Three days without Russian gas: Europeans are again on alert after an interruption in deliveries via the Nord Stream gas pipeline on Wednesday for maintenance work amid soaring energy prices.
Announced this summer by the Russian giant Gazprom, this interruption is linked to "necessary" work in a compressor station, located in Russia, of this pipe which directly connects the Siberian gas fields to the north of Germany, from where the gas is then exported to other European countries.
The flow of gas effectively fell to zero in the early hours of Wednesday morning, according to data posted online by the European gas transport network Entsog and by the site of the company Nord Stream.
Gazprom announced for its part on Wednesday that it had "entirely" suspended its gas deliveries to Europe via Nord Stream. Work “planned on a gas compressor station has begun,” the Russian group said in a statement posted on its Telegram account.
This maintenance work, scheduled until Saturday, must be carried out "every 1,000 hours", had previously assured Gazprom, owner of the gas pipeline.
But in the context of the war in Ukraine, energy is at the heart of a showdown between Moscow and the West, who regularly accuse Russia of using gas "as a weapon".
Gazprom has reduced the quantities delivered by Nord Stream by 80% over the past few months.
For the boss of the German Network Agency, Klaus Müller, the work that is beginning is "technically incomprehensible".
Experience shows that Russia "makes a political decision after every so-called 'maintenance'", he observed.
Prices are jumping
To fears of energy shortages next winter - a consequence of lower gas deliveries - is added a new jump in electricity prices which have reached peaks in recent days, risking soaring the bills of European consumers.
Asked about the resumption of flows after the three-day break, Russian government spokesman Dmitry Peskov observed that Western capitals "have imposed sanctions against Russia, which do not allow normal work to be carried out maintenance and repair".
Statements that are not very reassuring in view of past events: in July, Gazprom had already carried out ten days of maintenance work on Nord Stream.
The company had reopened the gas tap at the end of this work, but by reducing a little more the quantities delivered which currently stand at 20% of the normal capacity of the gas pipeline.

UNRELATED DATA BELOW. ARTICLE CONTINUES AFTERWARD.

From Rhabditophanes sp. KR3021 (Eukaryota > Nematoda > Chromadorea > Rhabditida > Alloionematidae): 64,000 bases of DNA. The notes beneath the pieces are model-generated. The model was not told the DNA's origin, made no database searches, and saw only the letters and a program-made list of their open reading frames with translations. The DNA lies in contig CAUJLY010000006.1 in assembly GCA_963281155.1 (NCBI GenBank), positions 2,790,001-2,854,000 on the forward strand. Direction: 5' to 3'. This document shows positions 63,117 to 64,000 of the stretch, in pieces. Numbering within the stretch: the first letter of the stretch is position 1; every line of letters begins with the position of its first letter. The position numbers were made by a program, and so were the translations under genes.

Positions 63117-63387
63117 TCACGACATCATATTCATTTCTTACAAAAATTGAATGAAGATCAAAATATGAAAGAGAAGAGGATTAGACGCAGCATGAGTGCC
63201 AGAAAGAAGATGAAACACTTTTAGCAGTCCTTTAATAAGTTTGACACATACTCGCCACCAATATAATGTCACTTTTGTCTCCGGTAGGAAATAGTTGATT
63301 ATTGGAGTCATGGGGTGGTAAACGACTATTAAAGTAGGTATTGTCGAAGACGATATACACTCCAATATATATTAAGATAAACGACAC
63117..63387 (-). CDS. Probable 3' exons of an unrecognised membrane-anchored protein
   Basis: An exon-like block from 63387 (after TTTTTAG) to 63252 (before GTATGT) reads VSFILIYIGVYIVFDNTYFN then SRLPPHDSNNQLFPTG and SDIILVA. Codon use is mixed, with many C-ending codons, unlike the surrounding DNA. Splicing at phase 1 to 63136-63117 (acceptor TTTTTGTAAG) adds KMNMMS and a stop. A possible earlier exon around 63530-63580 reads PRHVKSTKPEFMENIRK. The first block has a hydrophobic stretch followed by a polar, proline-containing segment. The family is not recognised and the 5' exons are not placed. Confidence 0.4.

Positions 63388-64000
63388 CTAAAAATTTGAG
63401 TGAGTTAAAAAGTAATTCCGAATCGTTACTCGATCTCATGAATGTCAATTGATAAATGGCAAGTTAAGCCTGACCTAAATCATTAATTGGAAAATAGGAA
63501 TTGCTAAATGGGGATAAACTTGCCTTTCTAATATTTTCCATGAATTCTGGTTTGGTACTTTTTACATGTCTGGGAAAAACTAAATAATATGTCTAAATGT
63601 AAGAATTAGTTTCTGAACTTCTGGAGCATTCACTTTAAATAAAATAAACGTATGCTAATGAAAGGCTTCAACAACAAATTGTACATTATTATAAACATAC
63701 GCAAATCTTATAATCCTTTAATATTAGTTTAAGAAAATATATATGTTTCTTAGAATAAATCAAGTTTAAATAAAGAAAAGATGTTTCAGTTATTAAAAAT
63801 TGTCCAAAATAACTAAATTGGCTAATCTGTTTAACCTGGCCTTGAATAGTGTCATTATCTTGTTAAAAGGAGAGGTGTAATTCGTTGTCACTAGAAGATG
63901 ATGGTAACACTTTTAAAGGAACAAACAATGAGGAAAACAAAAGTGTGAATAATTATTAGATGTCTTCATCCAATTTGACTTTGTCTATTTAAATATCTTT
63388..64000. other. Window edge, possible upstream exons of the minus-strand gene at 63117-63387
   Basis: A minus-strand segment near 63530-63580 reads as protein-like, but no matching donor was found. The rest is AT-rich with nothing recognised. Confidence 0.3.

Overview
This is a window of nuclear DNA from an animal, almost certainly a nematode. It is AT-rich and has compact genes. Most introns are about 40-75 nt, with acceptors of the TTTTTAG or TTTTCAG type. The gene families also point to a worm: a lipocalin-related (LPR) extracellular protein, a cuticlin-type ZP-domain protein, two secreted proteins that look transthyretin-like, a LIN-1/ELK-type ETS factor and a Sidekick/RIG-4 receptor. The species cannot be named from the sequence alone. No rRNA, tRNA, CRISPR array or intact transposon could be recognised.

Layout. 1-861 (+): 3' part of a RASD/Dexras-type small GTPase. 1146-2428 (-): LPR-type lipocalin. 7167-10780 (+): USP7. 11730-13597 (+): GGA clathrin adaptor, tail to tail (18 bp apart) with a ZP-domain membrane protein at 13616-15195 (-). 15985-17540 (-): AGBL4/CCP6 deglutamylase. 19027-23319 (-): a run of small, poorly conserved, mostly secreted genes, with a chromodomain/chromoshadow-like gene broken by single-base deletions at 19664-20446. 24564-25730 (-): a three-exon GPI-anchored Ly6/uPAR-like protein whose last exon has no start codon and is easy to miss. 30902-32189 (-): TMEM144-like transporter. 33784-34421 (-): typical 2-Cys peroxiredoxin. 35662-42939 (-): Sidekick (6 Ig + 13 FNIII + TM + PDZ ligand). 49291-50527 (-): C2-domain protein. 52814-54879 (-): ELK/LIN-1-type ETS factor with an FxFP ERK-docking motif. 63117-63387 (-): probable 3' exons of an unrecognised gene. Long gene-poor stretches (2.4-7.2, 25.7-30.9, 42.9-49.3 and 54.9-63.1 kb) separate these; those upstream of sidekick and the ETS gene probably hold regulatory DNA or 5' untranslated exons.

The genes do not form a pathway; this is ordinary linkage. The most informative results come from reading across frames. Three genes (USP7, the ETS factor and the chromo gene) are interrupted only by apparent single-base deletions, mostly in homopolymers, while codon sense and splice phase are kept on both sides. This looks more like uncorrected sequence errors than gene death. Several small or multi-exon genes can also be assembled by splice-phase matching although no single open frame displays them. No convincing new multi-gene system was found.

The fault, according to Moscow, to a missing turbine and which could not be returned to Russia because of the sanctions. Germany, where the turbine is located, ensures on the contrary that it is Moscow that is blocking the return of this key piece.
Before the Russian invasion of Ukraine, Nord Stream transported around a third of the 153 billion m3 of gas purchased annually by the EU.
The efforts pay off
In Lubmin, the Baltic Sea port where the gas pipeline ends, there is also uncertainty: "In July it was a long-planned regular maintenance, this time it was not planned and we don't know what is behind this operation," an official from Cascade, a company that transports gas delivered by Nord Stream across Germany, told AFP.
Faced with the risk of a major energy crisis this winter, Europe's leading economy has been struggling for several months to find alternatives to Russian gas, on which it is particularly dependent, and to reduce its consumption.
These efforts are starting to pay off, Chancellor Olaf Scholz said on Tuesday, according to whom Germany is now "in a much better position" to face the coming months.
The gas storage target set by Berlin for October, at 85%, should be reached "from the beginning of September", according to the government.
At the same time, the German industry, which is particularly energy-intensive, consumed 21.3% less gas in July compared to the average for the same months between 2018 and 2021.
And the increase in the use of liquefied natural gas (LNG) is on track: several floating terminals should come into operation this winter.
The first of these must equip the port of Lubmin and allow it to compensate for some of the volumes that no longer arrive via Nord Stream.
“We hope to be able to inject gas into the distribution network on December 1,” said Stephan Knabe of Deutsche ReGas, the company behind this LNG terminal project.